Bankers Are Drawing Blanks On CU Tax Bid

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The headline in CUNA's weekly NewsWatch newsletter read, "CUNA to Congress: Bankers' Tax Attack is Trash."

The front page article went on to explain that the bankers were inundating Capitol Hill with postcards calling for repeal of the credit union tax exemption and CUNA was calling on loyal credit unionists, preferably volunteers, to write Congress to rebut the bankers' claims about credit unions.

The article goes on to urge individuals to tell Congress why the tax exemption is good public policy and detail the good things credit unions do in their districts.

Does that sound familiar? Was that in last week's "NewsWatch?"

No, that article was written in the April 8, 1996 issue (by me, by the way).

The point is the latest CUNA attacks on the bankers' attacks is a recurring issue. In fact, CUNA Chairman Dick Ensweiler told me recently of similar reports 35 years ago.

While the bankers' efforts have become more sophisticated and louder as credit unions have grown to take more of the market from banks, the effect has been the same. In fact, though the credit union tax issue has risen to the top of the agenda for the American Bankers Association, the bankers have yet to get a single one of the 435-member House or the 100-member Senate to publicly side with them on the issue.

That's right; not one! And they haven't even succeeded in getting the proposal on the table for consideration. That is, no bill has been introduced with repeal of the tax exemption in it.

It seems to me the focus on the bankers' attack is counterproductive for credit unions. It puts the lie to credit unions' assertions that the tax exemption is not a distinguishing characteristic of credit unions.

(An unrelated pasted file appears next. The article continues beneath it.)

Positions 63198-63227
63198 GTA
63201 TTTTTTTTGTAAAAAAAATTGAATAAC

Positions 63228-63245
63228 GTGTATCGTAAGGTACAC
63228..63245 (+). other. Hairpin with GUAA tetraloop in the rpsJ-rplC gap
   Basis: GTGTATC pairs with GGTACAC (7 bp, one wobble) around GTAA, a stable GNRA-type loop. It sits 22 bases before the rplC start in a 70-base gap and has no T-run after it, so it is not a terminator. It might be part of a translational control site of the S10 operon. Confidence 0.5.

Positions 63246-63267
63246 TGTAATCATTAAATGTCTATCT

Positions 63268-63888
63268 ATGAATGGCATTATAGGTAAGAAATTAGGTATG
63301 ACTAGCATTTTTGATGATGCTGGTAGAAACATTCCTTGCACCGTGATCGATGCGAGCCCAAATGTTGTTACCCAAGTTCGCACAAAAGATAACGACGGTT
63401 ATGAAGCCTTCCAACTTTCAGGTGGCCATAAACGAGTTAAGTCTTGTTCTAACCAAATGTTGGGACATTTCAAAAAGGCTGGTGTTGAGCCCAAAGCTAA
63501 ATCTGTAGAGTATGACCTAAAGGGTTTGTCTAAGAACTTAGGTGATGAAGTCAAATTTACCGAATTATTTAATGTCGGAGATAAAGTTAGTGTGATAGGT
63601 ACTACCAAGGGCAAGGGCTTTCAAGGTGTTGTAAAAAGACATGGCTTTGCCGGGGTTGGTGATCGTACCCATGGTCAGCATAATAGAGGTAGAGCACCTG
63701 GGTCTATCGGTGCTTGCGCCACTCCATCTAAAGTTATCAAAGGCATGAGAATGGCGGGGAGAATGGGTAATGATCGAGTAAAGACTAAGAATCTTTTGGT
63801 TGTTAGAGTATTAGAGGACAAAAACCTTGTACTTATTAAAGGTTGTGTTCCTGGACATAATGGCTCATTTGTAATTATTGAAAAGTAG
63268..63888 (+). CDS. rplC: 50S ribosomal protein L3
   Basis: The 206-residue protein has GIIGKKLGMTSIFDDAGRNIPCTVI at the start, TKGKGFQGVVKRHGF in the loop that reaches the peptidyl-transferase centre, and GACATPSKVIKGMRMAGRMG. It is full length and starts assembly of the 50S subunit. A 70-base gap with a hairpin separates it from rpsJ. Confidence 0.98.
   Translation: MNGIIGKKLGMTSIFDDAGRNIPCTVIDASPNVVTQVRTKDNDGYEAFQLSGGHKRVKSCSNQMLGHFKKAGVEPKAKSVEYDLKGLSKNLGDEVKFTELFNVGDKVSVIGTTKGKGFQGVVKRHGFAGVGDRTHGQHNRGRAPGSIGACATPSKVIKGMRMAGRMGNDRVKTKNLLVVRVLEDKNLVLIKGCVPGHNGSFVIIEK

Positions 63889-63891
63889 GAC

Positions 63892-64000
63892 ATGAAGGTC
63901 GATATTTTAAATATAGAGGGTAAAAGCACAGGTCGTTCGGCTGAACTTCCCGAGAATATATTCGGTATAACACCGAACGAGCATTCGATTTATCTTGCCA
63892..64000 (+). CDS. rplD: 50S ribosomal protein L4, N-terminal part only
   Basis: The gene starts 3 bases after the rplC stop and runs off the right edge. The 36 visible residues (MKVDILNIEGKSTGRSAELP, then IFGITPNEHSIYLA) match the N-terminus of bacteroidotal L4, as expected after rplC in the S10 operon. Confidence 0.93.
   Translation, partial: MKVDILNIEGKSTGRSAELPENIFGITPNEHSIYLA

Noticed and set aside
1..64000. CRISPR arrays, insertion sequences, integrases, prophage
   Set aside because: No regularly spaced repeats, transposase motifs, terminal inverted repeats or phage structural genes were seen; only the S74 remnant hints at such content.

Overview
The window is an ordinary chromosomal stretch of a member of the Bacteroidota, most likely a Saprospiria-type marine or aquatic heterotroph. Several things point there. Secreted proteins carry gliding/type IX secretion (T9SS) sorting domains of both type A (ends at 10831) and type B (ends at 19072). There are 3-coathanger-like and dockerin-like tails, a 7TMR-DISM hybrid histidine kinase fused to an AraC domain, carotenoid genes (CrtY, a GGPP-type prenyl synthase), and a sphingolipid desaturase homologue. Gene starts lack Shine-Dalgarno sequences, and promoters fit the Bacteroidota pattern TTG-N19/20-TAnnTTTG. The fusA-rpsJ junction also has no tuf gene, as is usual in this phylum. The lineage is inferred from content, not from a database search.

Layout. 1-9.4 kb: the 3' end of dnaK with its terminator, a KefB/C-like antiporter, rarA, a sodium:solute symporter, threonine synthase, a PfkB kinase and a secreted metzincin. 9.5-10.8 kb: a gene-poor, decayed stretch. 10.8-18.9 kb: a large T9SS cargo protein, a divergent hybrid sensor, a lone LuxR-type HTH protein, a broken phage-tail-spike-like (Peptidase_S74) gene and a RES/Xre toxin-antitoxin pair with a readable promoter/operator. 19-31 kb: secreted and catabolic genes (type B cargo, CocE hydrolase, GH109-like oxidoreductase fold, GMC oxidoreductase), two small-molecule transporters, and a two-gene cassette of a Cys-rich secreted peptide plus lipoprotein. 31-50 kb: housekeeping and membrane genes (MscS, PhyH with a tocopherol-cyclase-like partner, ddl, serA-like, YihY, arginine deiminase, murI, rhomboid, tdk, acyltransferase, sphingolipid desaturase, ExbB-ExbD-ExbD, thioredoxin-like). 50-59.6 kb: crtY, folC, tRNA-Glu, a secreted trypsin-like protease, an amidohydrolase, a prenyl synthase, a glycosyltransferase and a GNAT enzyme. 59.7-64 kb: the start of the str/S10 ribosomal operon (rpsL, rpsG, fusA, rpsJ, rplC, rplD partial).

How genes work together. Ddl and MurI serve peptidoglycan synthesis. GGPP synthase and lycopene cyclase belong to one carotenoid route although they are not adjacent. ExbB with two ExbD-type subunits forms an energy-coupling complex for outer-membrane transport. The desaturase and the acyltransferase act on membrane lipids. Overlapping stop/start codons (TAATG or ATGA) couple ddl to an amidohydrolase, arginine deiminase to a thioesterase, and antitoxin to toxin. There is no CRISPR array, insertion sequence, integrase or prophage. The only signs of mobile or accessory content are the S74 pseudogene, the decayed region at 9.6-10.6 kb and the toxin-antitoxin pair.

I believe credit unions would be much better served by bringing the attention of Congress to the many wonderful things they do, including serving people of modest means, but especially the return of millions of dollars in excess earnings (profits?) they have at the end of each year as special or bonus dividends to their member/owners.

That, to me, is the main distinguishing characteristic of cooperatives, particularly credit unions, and one of the main justifications for the tax exemption.

Now, that doesn't mean that the bankers won't keep trying. Or that legislation to repeal the tax exemption is not a possibility in the future. But the fact is repeal is nowhere on the radar screen of Congress.

But the constant suggestions by CUNA of the threat and webinars and letters and advertisements in Capitol Hill publications could backfire in one of two ways.

First, it may raise the profile of the issue among lawmakers who have never considered it. And some are bound to side with the bankers. There is some sign that the issue is already emerging into the public debate. It's not clear whether the bankers are responsible for that or CUNA, because the bankers attempts have failed, so far.

And second, the credit union faithful may just tire of being called to arms over and over and over again.

It reminds me of a childhood story my mother used to tell me. It was the popular story of the boy who cried wolf.

You remember it; the little boy cried wolf once, then twice, but the townspeople who came to rescue him found there was no wolf.

So when the wolf was really at the door and the little boy cried for help, the townspeople, already weary of the threat, failed to respond.

Let's hope that doesn't happen with credit unions.

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